Catastrophic events such as Fukushima and Katrina have made it clear that integrating physical and social causes of failure into a cohesive modeling framework is critical in order to prevent complex technological accidents and to maintain public safety and health. In this research, experts in Probabilistic Risk Assessment (PRA), Organizational Behavior and Information Science and Data Analytics disciplines collaborate to provide answers to the following key questions: what social and organizational factors affect technical system risk; how and why do these factors influence risk; and how much do they contribute to risk? In addition to scientific contributions to organizational science, PRA, and data analytics, this research provides regulatory and industry decision-makers with...
RELATED RESEARCH PROJECTS
Big Data-Theoretic Approach to Quantify Organizational Failure Mechanisms in Probabilistic Risk Assessment
National Science Foundation
Korea Institute of Science and Technology Information
The project team will work on extracting key concepts from scholarly publications and explore techniques for building a taxonomy of extracted concepts by leveraging open knowledge bases (e.g., Wikipedia). The outcome of this process will be evaluated for various science and technology knowledge platform-based analysis services. The techniques, which reduce semantic ambiguity, will analyze conceptual novelty and expertise of researchers / research institutes across time, leading to a better understanding of the evolution of scientific domains in a scholarly community. The research will also lead to the development of open source tools to allow this research work to be replicated.
IN THE NEWS
If you love to talk about data management, data curation, and data analysis, we'd love to chat with you at Data & Drinks, the second summer professional networking event from the iSchool at Illinois. We aim to provide a space for central Illinois residents and visitors who work with data to meet colleagues in the field and have productive conversations about our challenges, ideas, and projects.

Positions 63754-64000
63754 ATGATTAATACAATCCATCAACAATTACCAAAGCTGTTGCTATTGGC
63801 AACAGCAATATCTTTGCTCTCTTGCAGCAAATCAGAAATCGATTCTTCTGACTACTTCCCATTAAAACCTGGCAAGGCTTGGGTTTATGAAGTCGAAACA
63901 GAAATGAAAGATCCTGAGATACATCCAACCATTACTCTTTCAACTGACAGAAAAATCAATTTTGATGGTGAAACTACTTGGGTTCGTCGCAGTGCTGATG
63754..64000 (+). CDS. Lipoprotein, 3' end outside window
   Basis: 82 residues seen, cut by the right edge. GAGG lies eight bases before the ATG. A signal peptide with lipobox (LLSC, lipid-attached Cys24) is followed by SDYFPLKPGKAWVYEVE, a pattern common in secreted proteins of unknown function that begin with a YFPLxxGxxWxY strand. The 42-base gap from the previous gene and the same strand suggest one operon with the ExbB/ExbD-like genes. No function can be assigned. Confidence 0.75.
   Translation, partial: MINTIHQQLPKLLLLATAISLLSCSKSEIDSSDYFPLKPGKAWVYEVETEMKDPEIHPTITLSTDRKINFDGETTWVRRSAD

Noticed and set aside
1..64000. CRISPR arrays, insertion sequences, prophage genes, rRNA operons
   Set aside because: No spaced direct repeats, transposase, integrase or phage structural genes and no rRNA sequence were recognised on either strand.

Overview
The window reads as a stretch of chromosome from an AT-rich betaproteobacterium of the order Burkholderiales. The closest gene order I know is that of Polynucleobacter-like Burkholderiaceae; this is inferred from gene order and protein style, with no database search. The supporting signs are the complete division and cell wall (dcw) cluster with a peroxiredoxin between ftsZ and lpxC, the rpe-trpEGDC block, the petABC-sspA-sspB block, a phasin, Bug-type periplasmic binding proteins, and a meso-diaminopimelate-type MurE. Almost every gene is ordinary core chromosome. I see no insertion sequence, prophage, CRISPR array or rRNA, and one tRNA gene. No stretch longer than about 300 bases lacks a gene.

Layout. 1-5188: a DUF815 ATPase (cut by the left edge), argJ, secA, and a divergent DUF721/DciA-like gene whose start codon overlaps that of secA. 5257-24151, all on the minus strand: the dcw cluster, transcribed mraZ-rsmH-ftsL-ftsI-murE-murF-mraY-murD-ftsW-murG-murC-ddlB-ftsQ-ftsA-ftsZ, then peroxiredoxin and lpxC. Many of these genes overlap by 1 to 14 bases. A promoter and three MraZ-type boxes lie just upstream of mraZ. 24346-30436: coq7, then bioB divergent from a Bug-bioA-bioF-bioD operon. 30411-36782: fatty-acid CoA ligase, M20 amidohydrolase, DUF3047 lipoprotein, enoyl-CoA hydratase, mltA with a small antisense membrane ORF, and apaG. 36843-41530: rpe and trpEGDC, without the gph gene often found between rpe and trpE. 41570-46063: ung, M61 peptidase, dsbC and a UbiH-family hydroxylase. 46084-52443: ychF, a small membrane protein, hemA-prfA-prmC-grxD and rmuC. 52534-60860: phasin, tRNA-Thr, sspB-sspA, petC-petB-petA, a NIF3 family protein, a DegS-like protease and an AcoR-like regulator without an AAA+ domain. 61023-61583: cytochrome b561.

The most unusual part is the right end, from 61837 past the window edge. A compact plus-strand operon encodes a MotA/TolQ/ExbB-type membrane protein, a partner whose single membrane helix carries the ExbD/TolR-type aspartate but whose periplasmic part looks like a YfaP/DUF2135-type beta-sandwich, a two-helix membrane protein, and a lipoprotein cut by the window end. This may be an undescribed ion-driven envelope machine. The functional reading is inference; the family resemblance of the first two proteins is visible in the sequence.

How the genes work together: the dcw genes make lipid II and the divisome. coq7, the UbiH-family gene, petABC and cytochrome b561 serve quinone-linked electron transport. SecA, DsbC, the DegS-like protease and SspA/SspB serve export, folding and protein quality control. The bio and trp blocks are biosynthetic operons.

The iSchool will provide tasty snacks and the venue will have a cash bar for your convenience. Please register to attend in advance of the event.
Doctoral candidate Paige Cunningham will speak at the Coursera Partners Conference, which will be held March 6-8 at Arizona State University. The theme of this year's conference is "Learners First: Beyond the Campus Walls." Participants will discuss best practices for creating top-quality, in-demand, and affordable online learning experiences.
Cunningham will present her poster, "Managing Coursera Data: A Data Workflow Case Study," on March 6 and speak on the same topic at the session, "Tips and Tricks to Design Your Own Research," on March 7. She is a member of the Center for Innovation in Teaching & Learning (CITL) Data Analytics Group at the University of Illinois, which is responsible for receiving, processing, documenting, and sharing the University's Coursera data so that researchers at Illinois have a better understanding of how to use it.
According to Cunningham, the...
Family relationships play a role in the business world, but what about academia? An international team of researchers, including Assistant Professor Vetle Torvik, has discovered that family background, or kinship, can influence academic careers just as it does in other sectors of society.
The researchers examined coauthorship surname patterns in five decades of health science literature worldwide. Using the PubMed database, with over twenty-one million papers, they identified country-specific trends over time and found that coauthors who are part of a kin tend to hold central positions in their collaborative networks. Torvik's contribution to the research was to conduct the geocoding and disambiguation of author names; without these enabling technologies, the analysis of such large-scale data would not have been possible.
The resulting paper, "Kin of coauthorship in five...
Elizabeth Jeanne Brucker (MS ’94) was known for her commitment to excellence in her education and career, and for her loyalty to friends and willingness to help others in any way she could. Though Brucker passed away not long after completing her master’s degree and embarking on her career as a librarian, her family and friends ensured that her values and commitment would not be forgotten.
Her legacy lives on today through the Elizabeth Jeanne Brucker Scholarship at GSLIS, which was established by Brucker, her family, and her coworkers. The scholarship supports GSLIS master’s students, and priority is given to individuals who work in library support positions, as Brucker did while pursuing her own master’s degree.
“It was typical of Liz, I think, that as a librarian she remembered the difficulties—especially financial—that she and other support staff members had experienced, and that she wanted to do something to remedy the situation,” said Carol Iglauer, who worked...
GSLIS Professor Bertram Ludäscher has been named the new director of the Center for Informatics Research in Science and Scholarship (CIRSS) at the Graduate School of Library and Information Science at the University of Illinois, Urbana-Champaign.
Ludäscher is a leading figure in scientific data and knowledge management, focusing on the modeling, design, and optimization of workflows, foundations of provenance, data integration, and knowledge representation. He co-founded the open source Kepler project, and is a current member of the DataONE leadership team. As part of the National Science Foundation (NSF)-funded Kurator project, a collaboration with the Museum of Comparative Zoology at Harvard, Ludäscher is developing data curation technology for automating quality control of biodiversity data. He is also leading the NSF-funded Euler project, which is developing...